Great Malaga Path (GR 249). Alternative Route 3. Stage 1. Villanueva de Tapia - Cuevas de San Marcos
1 The Beginning of the Stage: Villanueva de Tapia
2 The End of the Stage: Cuevas de San Marcos
Connection with other paths and livestock tracks:
This Alternative route links with PR-A 234, Archaeological Park and Natural Belda, link up in Cuevas de San Marcos, and with the GR-7 E-4, Tarifa – Athens, link up at the end of the Stage
• Road traffic circulating on tarmacked sections
• Crossing the MA-6100 road
Towards the country houses of Zamarra, Parrilla & Blanquilla (Up to km 10.8)
After the 2.7 km the track share with Stage 14 of the Great Malaga Path’s original route, you come to a fork at the La Morena country house. This is found at the northern end of the Sierra del Pedroso, an island of vegetation in a sea of Olive trees. While the GR heads west towards Villanueva de Algaidas, 12.1 km away, this alternative route breaks off and heads north, passing the country house on your right.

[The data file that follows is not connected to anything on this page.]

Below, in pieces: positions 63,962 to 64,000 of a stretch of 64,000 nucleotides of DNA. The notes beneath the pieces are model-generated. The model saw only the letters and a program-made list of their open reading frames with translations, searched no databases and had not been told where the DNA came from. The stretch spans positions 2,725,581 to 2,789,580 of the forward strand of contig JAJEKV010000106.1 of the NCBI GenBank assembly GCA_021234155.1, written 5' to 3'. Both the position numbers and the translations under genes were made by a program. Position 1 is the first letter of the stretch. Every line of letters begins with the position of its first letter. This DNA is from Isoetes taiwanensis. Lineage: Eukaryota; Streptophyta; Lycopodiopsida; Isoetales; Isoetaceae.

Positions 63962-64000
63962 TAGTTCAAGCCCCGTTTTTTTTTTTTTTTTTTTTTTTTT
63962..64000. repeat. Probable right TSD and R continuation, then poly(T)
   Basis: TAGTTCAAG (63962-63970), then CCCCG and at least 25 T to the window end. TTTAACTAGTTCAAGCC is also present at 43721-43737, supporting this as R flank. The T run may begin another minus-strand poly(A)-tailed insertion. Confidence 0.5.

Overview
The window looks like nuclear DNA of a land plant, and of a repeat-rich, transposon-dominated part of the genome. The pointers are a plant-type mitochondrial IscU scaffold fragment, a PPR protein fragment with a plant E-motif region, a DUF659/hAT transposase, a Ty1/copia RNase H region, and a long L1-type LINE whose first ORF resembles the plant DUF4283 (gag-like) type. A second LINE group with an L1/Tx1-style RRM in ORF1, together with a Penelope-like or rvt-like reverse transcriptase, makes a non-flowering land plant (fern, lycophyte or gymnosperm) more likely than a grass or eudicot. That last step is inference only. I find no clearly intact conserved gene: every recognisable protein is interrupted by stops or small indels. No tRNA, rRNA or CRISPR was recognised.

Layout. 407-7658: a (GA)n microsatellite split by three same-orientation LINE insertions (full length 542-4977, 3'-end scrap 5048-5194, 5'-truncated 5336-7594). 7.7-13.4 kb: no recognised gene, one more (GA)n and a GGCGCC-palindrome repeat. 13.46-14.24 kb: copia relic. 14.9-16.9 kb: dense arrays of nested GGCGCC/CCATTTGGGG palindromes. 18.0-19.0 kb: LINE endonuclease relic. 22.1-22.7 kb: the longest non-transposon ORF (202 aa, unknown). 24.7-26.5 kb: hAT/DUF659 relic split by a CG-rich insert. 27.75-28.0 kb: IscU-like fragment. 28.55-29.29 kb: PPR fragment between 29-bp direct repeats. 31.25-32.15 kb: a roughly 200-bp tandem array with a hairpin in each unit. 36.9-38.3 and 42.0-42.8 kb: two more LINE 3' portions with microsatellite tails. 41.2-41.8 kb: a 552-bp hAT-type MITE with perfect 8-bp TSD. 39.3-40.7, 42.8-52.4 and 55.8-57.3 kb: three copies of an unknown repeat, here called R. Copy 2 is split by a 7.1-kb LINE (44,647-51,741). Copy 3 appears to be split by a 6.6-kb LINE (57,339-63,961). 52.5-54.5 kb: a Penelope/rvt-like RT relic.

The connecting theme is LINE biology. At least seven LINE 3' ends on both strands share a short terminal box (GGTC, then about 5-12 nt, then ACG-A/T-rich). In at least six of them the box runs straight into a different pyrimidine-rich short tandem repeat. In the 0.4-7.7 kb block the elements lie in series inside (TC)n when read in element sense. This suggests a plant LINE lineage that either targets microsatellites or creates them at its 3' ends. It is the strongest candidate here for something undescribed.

Huge Holm oaks and some elongated patches of young trees with scrubland signal the first climb, and you are rewarded with good views looking back on the hills. Once at the highest point of this alternative route, at over 900 metres above sea level, the course changes from northerly to slightly more westerly, to detour around some Holm oak woodland blocking the path. This brings you to a crossroads of multiple tracks, which leads to a rural house on top of a small hill in the area known as Colonia de los Frailes (the Monks’ Colony). Turning to the right, you pass through a patch of Gall oaks with Blackthorn bushes and Mediterranean buckthorn. Then retaking the general direction of travel, you reach the MA-6100 road at kilometre 7.4, which you cross to continue along a larger track.